For the duration of the game itself, I couldn’t help but think about how self-referential it all was. Fans roared their team on at Wembley and, with a split-second broadcasting delay, fans at the Emirates were compelled to roar at a massive telly. The Wembley spectators chanted ‘Theo! Theo!’ as Theo Walcott ran the Villa defence ragged and, moments later, their Emirates counterparts cried the same – but only at a digital image of Theo. At one point, Prince William – an avowed Villa fan – appeared on the screen, only to be met with loud boos from the Emirates and a mixed assortment of rude hand gestures. But Prince William wasn’t at the Emirates. He couldn’t hear the boos, or see the gesticulations. Really, his antagonists were motioning contentedly into the void – waving at an uncaring monitor. Altogether, it was as if somebody had distilled every odd aspect of a day out at football – shouting at people, singing with strangers, arbitrary swearing et cetera – but removed the football itself. All that was left was the compulsion to play the customary day out, each supporter somehow self-aware. Still, everybody seemed to be having a good time. Maybe I was overthinking it.

The game itself couldn’t have pleased the live screeners more; Arsenal outclassed Villa from the first moment to the last, essentially winning the cup by the fifty-first minute when Alexis Sanchez’s wonder strike left Shay Given looking like Private Joker at the end of Full Metal Jacket. Come time added on, the strange experience then became sublime. Whoever was in charge of stewarding for the day had clearly underestimated just how much fans love a pitch invasion, players on the pitch or not. As Olivier Giroud stroked home Arsenal’s fourth and final goal, the immaculate Emirates turf was flooded with supporters. Red smoke bombs went off. Beer went flying. People clambered up the screens, much to the stadium announcer’s impotent ire. This was actually one of the best things I’d ever seen at a Premier League football ground, and there wasn’t even any football being played there. It was all down to some televisions. It was legitimately great.


The pitch invasion, set to the background of a stadium within a stadium.

At the finish, as I left the ground with the crowds, passing the statue of Tony Adams, his outstretched arms draped with shirts and scarves, I realised that it was also sort of sad. It wasn’t the chanting at screens or the oddness of it all that saddened me; those peculiarities only added to my enjoyment of the whole bizarre occurrence. The sad thing was that the live screeners were not your usual match-going fans.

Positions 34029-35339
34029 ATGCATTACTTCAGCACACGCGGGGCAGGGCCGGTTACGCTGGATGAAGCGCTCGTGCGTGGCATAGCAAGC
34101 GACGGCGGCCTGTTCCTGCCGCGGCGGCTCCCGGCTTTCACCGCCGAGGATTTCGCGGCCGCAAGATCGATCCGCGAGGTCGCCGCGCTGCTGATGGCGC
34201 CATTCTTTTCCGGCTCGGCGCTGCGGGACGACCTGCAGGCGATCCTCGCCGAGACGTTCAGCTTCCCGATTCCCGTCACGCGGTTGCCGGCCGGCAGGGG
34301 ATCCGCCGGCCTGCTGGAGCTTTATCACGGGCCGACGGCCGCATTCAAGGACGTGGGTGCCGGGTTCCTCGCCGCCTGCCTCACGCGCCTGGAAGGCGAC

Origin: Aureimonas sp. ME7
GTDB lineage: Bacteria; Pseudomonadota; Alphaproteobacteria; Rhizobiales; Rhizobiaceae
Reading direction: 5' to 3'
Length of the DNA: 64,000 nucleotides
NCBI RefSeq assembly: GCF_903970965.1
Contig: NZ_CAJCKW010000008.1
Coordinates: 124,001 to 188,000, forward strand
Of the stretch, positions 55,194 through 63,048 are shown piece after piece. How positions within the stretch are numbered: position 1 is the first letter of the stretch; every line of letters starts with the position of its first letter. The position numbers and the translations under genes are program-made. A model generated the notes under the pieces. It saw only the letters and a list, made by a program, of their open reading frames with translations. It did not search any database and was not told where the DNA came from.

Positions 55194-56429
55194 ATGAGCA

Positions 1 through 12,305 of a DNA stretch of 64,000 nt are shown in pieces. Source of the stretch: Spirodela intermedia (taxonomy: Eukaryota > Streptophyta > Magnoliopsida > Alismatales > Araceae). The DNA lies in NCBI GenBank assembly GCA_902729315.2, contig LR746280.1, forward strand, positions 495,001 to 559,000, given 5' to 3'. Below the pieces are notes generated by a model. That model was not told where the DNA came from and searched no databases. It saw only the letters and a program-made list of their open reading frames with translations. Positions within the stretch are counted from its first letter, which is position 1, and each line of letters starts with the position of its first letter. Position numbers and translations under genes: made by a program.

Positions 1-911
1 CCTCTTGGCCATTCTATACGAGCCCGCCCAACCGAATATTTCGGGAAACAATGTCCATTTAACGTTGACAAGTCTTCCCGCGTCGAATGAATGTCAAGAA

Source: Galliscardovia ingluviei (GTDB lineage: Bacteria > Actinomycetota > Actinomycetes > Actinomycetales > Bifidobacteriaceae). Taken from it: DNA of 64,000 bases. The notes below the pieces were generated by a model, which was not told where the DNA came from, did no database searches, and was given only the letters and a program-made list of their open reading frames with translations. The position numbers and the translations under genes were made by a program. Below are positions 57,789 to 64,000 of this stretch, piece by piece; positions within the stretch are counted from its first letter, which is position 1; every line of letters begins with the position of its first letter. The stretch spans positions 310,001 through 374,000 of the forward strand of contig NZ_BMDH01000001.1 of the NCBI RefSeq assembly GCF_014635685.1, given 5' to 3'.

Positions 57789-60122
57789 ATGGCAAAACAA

A lone steward watches on as his world falls apart.

The cheapest adult ticket to the FA Cup Final cost £50; that’s not including parking, food or incredibly expensive drink once there – the day itself might cost twice that. Likewise, an individual adult ticket to watch Arsenal host Villa in the Premier League would set a spectator back £37.50 at the very least. Both are painfully pricey, and only more so if someone wants to take their family. By contrast, £5 for a live screening was totally affordable. The ground was consequently filled with a proper mix of committed fans, loads of youth supporters included – if there was a more-than-everyday atmosphere for a mere screening, that might have been because it’s not every day that top-flight fans get to watch live football at such a modest price.

This doubtlessly left the live screeners with a bit more cash to get a round of drinks, get a Rollover hot dog and be entertained without the resentment of seeing an average day’s wages disappear on a single football match. As an added bonus, with the seating unallocated, people seemed to be watching the match in large groups of friends and family. This did wonders for the atmosphere. It felt like a real throwback to community football – or a real parallel to other countries, countries where the footballing authorities prioritise affordable tickets, cheap refreshments and unallocated areas to great acclaim.

I was pleasantly surprised by my weird and wonderful experience of the FA Cup Final, while also very relieved that I departed the ground without my fears of a recurring football vortex being realised. At the same time, the experience was tinged with a slight melancholy; regret, perhaps, that the same collective enjoyment is rarely realised in front of an actual top-tier game in this country – regret that it couldn’t be more like this every matchday, every week.